Thorncrest House" Thorncrest House

Thorncrest House

Toronto, Ontario

Located on a generous lot in Etobicoke’s Thorncrest Village, this large single-family home maintains a quiet street presence despite its bold, contemporary design. The heart of this project is the central living room—a two-storey space glazed on both sides, connecting front and rear yards and balancing the two wings of the home.

Designed for a young family, the house provides freedom for young children to play alongside a variety of spaces for parents to enjoy.

Deep roof overhangs enable full advantage of solar gain or seasonal shading, which complement the sophisticated mechanical system for zoned in-floor heating and air conditioning when the house isn’t being naturally ventilated.

The home’s focal point is an ethanol fireplace set into a polished basalt slab. Suspended above the hearth, an illuminated marble hood provides a warm and ambient glow to the adjacent living and dining spaces. Cloud-shaped pendant lamps hang from the ceiling of this double-height living room, emphasizing the experience of air and buoyancy.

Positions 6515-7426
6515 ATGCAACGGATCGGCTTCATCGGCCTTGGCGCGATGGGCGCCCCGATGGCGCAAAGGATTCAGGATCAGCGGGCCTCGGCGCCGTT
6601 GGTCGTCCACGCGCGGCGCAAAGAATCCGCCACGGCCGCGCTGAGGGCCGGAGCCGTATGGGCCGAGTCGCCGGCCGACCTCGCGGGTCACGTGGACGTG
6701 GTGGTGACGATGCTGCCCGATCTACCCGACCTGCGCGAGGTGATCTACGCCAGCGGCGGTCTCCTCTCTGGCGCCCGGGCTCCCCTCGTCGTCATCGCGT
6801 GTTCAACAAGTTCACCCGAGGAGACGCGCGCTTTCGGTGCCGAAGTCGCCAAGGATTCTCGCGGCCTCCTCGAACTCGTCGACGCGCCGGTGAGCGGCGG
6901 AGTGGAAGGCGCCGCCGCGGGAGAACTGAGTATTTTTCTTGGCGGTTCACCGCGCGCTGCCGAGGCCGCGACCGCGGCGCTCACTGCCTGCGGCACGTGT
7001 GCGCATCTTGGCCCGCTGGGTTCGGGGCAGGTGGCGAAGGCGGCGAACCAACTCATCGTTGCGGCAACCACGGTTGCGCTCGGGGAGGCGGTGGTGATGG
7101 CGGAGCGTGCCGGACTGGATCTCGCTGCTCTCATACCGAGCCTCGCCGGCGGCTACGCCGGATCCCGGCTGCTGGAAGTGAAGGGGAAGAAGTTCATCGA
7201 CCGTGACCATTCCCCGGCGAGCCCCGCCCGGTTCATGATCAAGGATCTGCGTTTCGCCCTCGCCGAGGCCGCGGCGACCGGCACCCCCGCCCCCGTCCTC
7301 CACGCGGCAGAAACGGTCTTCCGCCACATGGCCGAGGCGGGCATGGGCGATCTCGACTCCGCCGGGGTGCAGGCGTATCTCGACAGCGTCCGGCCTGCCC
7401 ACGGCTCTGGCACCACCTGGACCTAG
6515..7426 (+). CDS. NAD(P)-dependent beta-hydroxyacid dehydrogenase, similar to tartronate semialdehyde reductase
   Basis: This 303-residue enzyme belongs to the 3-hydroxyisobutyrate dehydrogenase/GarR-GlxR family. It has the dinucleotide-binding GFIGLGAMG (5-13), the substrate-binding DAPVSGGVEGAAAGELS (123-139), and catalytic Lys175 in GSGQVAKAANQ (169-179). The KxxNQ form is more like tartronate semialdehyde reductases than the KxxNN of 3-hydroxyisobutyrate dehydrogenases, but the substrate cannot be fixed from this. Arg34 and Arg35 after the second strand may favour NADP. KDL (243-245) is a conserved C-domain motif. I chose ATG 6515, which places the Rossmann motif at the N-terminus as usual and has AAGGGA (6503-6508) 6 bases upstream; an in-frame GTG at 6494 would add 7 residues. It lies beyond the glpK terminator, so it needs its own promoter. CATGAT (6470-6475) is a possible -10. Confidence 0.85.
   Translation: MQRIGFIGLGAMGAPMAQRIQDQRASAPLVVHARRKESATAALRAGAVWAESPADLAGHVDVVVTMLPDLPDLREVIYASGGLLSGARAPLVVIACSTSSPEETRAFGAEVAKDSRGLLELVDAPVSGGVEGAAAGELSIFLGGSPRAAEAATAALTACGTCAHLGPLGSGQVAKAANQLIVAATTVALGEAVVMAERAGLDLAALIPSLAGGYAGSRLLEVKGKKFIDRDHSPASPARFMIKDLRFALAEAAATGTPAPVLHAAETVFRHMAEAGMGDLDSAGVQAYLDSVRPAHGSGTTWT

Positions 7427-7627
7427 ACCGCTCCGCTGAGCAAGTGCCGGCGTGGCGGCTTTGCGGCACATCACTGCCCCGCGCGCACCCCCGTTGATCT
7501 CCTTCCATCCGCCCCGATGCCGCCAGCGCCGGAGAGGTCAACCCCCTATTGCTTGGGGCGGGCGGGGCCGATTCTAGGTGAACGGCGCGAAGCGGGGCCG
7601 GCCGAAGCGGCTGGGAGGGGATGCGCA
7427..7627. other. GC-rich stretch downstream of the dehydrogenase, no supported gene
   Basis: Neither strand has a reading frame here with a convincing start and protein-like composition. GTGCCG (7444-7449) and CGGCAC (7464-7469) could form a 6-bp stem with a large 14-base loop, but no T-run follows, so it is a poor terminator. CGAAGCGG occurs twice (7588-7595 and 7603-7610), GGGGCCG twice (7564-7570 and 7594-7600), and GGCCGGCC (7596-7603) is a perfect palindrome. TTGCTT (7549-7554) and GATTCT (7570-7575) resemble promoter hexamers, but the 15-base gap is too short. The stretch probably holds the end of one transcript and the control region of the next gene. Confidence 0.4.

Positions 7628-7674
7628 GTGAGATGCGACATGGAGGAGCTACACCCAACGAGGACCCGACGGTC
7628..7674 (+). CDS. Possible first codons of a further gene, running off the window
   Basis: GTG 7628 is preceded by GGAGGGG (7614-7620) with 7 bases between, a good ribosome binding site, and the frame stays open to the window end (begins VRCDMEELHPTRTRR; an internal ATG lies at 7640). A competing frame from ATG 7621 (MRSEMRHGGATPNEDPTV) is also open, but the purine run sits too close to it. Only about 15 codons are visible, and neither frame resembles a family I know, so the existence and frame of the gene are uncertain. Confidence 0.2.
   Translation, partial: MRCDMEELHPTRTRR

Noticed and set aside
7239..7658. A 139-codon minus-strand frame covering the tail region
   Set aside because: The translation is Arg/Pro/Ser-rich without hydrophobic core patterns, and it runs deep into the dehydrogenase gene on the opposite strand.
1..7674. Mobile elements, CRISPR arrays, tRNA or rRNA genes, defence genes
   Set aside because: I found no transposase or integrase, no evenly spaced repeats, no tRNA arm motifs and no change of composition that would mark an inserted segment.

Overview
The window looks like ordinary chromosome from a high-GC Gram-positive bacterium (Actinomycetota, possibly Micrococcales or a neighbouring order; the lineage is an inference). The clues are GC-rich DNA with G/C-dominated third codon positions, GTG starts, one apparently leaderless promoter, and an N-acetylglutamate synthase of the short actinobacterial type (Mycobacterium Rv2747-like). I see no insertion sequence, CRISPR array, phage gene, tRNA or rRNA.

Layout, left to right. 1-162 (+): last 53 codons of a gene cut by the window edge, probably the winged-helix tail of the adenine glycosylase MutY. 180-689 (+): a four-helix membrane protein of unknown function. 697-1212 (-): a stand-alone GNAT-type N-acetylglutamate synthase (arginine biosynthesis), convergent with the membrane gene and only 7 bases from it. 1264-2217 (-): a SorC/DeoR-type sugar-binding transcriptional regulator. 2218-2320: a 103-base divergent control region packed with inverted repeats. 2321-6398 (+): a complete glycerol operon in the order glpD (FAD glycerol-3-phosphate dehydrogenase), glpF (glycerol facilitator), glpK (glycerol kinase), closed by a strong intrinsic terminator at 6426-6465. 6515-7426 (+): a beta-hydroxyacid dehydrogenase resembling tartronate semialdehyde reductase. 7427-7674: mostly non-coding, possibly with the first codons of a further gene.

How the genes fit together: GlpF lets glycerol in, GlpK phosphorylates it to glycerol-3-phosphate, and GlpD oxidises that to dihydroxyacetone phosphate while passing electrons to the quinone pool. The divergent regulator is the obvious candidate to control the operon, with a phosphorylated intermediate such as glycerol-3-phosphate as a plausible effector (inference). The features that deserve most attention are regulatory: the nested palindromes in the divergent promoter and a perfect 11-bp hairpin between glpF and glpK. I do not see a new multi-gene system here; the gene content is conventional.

Suspended above the hearth, an illuminated translucent marble hood provides a warm and ambient glow.

In the backyard, a pool and deck are sunken into the terrain, surrounded by a planted retaining wall that provides bathers with privacy and shelter from the wind.

With the deck at this elevation, the lower level can have much larger windows than a conventional basement. These, and a large set of glazed doors, deliver daylight and connection to the exterior.

Through a careful integration of building and landscape, the lower level achieves a quality of space equal to that of the rest of the house.

“It was designed very carefully to block views from neighbours, since we’re in the city here, of course, but with all the trees and openness, it feels a lot like a cottage. In summer, you have a real sense of woods and sky; and in winter, with the sun streaming in through the windows, you see right through it; the house seems to just ‘dissolve.’”

National Post